HELP US, WE ARE SITTING DUCKS
Partner of slain cop made frantic plea as killer opened fire with automatic weapon
SLAIN police officer Senior Constable Brett Forte’s partner made a desperate plea for help as a crazed gunman shot at their car, declaring in a harrowing radio call: “We are sitting ducks”.
Extraordinary evidence emerged on day one of an inquest into the 2017 deaths of Sen Const Forte (inset) and the man who killed him, including that officers on the ground were not made aware of his links to automatic weapons. A day before the shooting, Ricky
Maddison showed a cache of guns to a friend, declaring he was about to “become big, big news”.
A DAY before Ricky Maddison rounded on police officers with an SKS semiautomatic rifle, he led his best mate to the back of his car, unveiled a cache of guns and declared he was about to “become big, big news”.
The chilling evidence emerged at an inquest into the 2017 deaths of Senior Constable Brett Forte and the man who killed him, along with a harrowing radio call in which an officer pleaded for help and claimed they were “sitting ducks”.
Police in Toowoomba had not been told of his links to automatic weapons, with intelligence reports going back 10 years, the inquest was told.
And they had not been told about an ongoing investigation into reports of automatic gunfire in the bush, despite police in nearby Gatton setting up a hidden camera near Maddison’s home.
At the time, there was no link between Maddison and multiple calls from locals saying they could hear an automatic weapon being fired.
One of Ricky Maddison’s closest friends, Andrew Beveridge, told the court that the day before the shooting Maddison came to his home and showed him up to eight guns in the back of his car.
Maddison, who was wanted by police and in hiding, told his friend: “It’s only when I become big, big, news that anyone is going to look at me case and see what they did to me.”
The next day, Maddison made an expletive-laden phone call to officers from a pay phone, demanding to know what charges they would level at him.
The inquest heard Maddison believed police were out of get him and complained that an ex-partner had invented allegations against him.
The court heard Maddison was accused of pouring fuel over his ex-partner, leading to him being charged with torture and deprivation of liberty in 2015.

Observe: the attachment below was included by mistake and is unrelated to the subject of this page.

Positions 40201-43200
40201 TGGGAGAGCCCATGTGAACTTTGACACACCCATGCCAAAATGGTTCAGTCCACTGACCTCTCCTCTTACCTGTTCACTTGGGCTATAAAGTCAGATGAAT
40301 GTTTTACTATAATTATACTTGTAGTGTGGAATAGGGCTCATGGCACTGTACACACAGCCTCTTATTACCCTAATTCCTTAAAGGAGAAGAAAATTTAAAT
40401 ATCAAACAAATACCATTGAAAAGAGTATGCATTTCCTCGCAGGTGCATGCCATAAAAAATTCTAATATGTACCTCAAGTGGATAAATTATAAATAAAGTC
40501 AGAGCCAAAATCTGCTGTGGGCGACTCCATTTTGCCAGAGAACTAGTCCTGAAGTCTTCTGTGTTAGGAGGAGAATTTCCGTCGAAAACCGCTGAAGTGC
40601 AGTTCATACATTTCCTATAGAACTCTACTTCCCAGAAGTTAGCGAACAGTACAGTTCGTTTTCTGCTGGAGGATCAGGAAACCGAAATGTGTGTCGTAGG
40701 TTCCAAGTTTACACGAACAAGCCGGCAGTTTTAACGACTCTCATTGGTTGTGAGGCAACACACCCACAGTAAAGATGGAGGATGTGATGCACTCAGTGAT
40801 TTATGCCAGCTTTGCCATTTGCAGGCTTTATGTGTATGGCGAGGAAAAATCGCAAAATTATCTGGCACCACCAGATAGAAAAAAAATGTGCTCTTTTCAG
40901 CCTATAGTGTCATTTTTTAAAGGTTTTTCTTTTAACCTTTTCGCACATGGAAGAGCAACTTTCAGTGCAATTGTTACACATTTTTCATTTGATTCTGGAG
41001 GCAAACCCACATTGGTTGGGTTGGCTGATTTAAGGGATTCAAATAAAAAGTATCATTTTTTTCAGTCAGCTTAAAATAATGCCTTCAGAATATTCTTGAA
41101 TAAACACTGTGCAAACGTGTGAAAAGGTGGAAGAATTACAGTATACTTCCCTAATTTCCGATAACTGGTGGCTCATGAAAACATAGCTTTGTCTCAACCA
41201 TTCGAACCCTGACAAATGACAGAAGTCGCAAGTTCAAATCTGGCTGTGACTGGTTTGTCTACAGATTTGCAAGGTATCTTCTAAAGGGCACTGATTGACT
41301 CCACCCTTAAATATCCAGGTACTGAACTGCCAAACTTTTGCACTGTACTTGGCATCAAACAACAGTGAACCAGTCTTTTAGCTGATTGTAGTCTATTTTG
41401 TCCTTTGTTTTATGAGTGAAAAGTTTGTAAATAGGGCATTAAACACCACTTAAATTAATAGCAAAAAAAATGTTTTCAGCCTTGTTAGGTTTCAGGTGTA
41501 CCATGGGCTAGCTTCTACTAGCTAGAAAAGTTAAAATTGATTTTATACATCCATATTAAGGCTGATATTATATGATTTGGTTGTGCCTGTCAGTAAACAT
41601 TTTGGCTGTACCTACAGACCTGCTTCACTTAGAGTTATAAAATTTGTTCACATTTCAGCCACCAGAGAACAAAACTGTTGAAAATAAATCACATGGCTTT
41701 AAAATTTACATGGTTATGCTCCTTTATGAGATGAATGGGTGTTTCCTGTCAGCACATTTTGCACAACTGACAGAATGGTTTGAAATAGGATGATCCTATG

The charges were later dropped, but Maddison believed police were attempting to reinstigate proceedings.
Two years later, Maddison went to the woman’s house and fired a gun into the air.
This incident led to multiple attempts to find Maddison, who managed to evade police throughout March, April and May. Police believed he was living “off the grid”.
An arrest warrant was later issued for his arrest.
“I’ve been f--ked,” he told Toowoomba Sergeant Peter Jenkins during the May 29 phone call, just an hour before he would shoot Sen Const Forte. Sgt Jenkins repeatedly asked Maddison to come into the station or reveal his whereabouts.
“If you wish to come in and speak to us, then we will sort the matter out,” Sgt Jenkins said. Maddison refused, demanding to know whether police would reinstate the domestic violence charges he’d “fought for two years”.
“I can tell you there are a number of charges that relate to you ... I’m not going to discuss your case over the phone with you,” Sgt Jenkins said, adding that Maddison should “man up” and turn himself in. “You f--king man up and come f--king get me then,” Maddison said.
Police dashcam footage shows that officers located Maddison in his car about 1.52pm, after the phone call and began an authorised pursuit. Officers organised for tyre-deflating “stingers” to stop Maddison, specialist police were called and requests were made for Polair to help. Officers were warned
A utomatic gunfire, automatic gunfire ... A p olice vehicle has rolled. He’s shooting automatic f ire heard on Police officer as the inquest radio played to
We need help here. We’re sitting ducks Senior Constable Catherine Nielsen
that Maddison had been involved in firearms incidents, “so any take-down, be very careful”.
At a spot on the Warrego Highway at Helidon, police threw stingers on to the road, but Maddison was able to swerve around them.
At 2.14pm, Maddison suddenly veered off the highway. Police followed him along Forestry Rd before he turned on to Wallers Rd, north of Gatton – a dirt road.
The police vehicle continued to follow Maddison along the dirt road, his car largely obscured by dust.
Maddison suddenly appeared standing beside his now stationary 4WD ute, pointed a gun at the police car and began firing.
Harrowing radio calls could be heard of officers realising that they were in serious danger.
“Automatic gunfire, automatic gunfire,” one officer said. “Need urgent assistance. A police vehicle has rolled. He’s shooting automatic fire.”
Vision from Sen Const Forte’s dash camera showed the car reversing until it rolled on to its side.
A radio call was made by Sen Const Forte’s partner, Senior Constable Catherine Nielsen, who pleaded for help.
“We need help here,” she said. “We are sitting ducks.”
Maddison fired a total of 46 rounds at the police cars, the inquest heard.
One of the bullets hit Sen Const Forte in the right arm.
Another struck him in the groin area.
Officers following in a vehicle from Helidon – Senior Constable Scott Hill, Senior Constable Stephen Barlow and Constable Brittany Poulton – rushed to help Sen Const Nielsen, despite Maddison continuing to fire. The officers then had to smash the front window to get Sen Const Forte out of the car at 2.38pm and took him to a safe area to commence CPR.
Sen Const Forte was declared dead at 3.29pm.
Specialist police endured a 20-hour siege with Maddison after the shooting.
They eventually killed him after he came out of his property firing his weapon.
The inquest, which was attended by Sen Const Forte’s father, retired officer Stuart, and Brett’s wife, serving officer Susie, continues.